June 25, 2012 – Fred E. Carriles, a student at New College of Florida, has won a prestigious Benjamin A. Gilman International Scholarship sponsored by the State Department’s Bureau of Educational and Cultural Affairs. He will study in The Hague, Netherlands for the fall 2012 term.
Carriles, whose area of concentration is religious studies/gender studies, will be in his third year next fall when he will be enrolled at The Hague University under a National Student Exchange program administered by the University of Wisconsin-Green Bay. The Hague is known globally as the world’s center for international business and affairs.
Fourteen New College students have been awarded the federally-funded Gilman Scholarship since 2004.
Born into a low-income, Cuban-American household, Carriles spent much of his youth impoverished. He has risen above his circumstances to become a successful college student and human rights advocate. The first in his family expected to graduate from a four-year college, he is also the first to travel abroad.
Recognized nationally for his involvement in raising awareness of LGBT groups, Carriles plans to become an active member of The Hague University’s LGBT student-led group and to glean valuable knowledge in his quest to become an influential leader in the fight for human rights and LGBT rights on a global level.
“This melting pot of global academia and Dutch culture is a progressive city in a country uniquely supportive of gay rights,” states Carriles. “Because of its open and liberal approach to sexuality, The Hague serves as a great location for me to experience a culture in with LGBT rights are both established and accepted as a significant matter of civil rights.”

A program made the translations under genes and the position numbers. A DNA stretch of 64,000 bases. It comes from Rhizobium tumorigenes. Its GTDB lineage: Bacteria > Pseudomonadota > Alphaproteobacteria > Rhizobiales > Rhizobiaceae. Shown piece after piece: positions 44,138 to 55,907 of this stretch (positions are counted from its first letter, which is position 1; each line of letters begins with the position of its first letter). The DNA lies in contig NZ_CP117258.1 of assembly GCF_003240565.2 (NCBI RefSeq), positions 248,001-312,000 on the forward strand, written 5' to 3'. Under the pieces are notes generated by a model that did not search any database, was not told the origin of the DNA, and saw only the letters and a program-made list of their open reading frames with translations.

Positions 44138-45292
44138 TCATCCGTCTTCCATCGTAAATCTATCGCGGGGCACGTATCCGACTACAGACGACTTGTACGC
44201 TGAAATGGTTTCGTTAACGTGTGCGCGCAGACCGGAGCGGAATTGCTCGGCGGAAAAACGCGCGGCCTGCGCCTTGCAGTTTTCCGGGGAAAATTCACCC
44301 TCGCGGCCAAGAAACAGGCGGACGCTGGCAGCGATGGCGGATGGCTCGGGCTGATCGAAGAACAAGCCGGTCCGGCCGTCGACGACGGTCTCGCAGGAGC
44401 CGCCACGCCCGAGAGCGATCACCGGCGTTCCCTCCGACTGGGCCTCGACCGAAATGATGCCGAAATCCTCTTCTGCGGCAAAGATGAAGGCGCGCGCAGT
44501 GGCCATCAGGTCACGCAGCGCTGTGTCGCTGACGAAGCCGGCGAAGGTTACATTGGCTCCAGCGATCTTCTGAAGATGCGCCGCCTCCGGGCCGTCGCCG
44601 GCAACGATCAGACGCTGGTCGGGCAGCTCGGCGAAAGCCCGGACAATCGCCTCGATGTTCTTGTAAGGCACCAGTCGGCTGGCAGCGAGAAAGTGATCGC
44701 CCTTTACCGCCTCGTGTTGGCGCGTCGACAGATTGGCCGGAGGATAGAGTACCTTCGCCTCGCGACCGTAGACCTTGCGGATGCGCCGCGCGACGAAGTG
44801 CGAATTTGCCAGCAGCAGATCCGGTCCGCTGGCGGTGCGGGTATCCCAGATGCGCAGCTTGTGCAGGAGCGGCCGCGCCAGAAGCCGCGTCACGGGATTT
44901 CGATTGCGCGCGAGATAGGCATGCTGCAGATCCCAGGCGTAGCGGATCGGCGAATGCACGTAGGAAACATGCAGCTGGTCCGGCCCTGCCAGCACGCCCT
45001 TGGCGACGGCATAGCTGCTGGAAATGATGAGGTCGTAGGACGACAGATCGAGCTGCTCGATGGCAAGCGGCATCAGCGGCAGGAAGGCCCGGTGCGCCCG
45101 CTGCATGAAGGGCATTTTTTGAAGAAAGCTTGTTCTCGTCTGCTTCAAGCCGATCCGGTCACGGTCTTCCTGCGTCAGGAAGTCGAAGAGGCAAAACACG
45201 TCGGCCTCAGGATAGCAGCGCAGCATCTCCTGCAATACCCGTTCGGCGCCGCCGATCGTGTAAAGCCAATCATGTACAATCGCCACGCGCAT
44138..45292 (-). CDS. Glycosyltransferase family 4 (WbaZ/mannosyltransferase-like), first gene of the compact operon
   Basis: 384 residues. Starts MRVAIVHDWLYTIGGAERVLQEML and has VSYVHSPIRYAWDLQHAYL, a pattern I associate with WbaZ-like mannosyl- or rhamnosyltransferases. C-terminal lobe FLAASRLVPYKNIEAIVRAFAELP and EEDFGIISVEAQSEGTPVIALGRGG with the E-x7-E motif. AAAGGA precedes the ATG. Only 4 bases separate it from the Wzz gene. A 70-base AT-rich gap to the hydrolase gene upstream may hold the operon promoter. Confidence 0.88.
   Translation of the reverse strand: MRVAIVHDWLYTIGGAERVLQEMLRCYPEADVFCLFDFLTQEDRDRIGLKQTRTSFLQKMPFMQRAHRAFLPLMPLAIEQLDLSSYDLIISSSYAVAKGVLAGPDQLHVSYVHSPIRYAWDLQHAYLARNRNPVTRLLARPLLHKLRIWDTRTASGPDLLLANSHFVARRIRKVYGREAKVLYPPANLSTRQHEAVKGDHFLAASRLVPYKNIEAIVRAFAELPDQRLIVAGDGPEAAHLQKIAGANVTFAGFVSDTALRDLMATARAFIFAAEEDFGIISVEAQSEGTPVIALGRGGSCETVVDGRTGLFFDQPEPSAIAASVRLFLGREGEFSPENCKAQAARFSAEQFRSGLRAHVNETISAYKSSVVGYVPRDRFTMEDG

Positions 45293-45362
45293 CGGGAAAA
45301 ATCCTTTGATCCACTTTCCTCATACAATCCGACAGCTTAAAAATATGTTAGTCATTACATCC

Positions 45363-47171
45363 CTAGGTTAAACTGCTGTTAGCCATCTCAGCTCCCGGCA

In 2010, Carriles was named a Horatio Alger National Scholar for academic success, community service and LGBT activism. The award gave him the opportunity to travel to Washington, DC and speak with former Secretary of State Condoleezza Rice and Supreme Court Justice Clarence Thomas about the critical needs of the LGBT community. That same year he was recognized as a PFLAG (Parents, Family and Friends of Lesbians and Gays) national scholar and a Rotary Regional Scholar for his involvement in human rights efforts. He was also invited to Vice President Joe Biden’s home in Wilmington, Delaware to participate in a discussion on LGBT issues as they relate to American youth.
At New College, Carriles has been the program coordinator for the Gender and Diversity Center, resident advisor for the student body and teaching assistant for courses focused in religious and LGBT issues. He was very involved in the 2011-11“Wearing Discrimination Project,” in which students confronted the adversities that other students on campus have faced. When he returns to New College for the spring 2013 term, he plans to implement the unique organizational skills he hopes to gain while studying abroad at another institution.
“This will not only allow me to contribute to the greater good within my host institution, but will also foster skills necessary for a future in international activism and non-profit work,” he says. Carriles plans to host a series of “Dinner Dialogues” on campus to address studying abroad in Europe, tips for success and the benefits of a Gilman scholarship.
Carilles says that he has been working towards this opportunity to travel abroad for many years.
“I’m thrilled with the idea of immersing myself in another culture,” says Carriles, who plans to explore Europe during his semester abroad. “With my background, traveling out of the country seems so impossible; it might as well be the moon. My mom is really proud and excited for me, too.”
The Benjamin A. Gilman International Scholarship Program was created in 2000 to provide scholarships for study abroad to U.S. undergraduates with financial need, including students from diverse backgrounds and students going to non-traditional study abroad destinations. For more information on the Gilman Scholarship program, visit: exchanges.state.gov/globalexchanges/gilman-scholarship-program.html.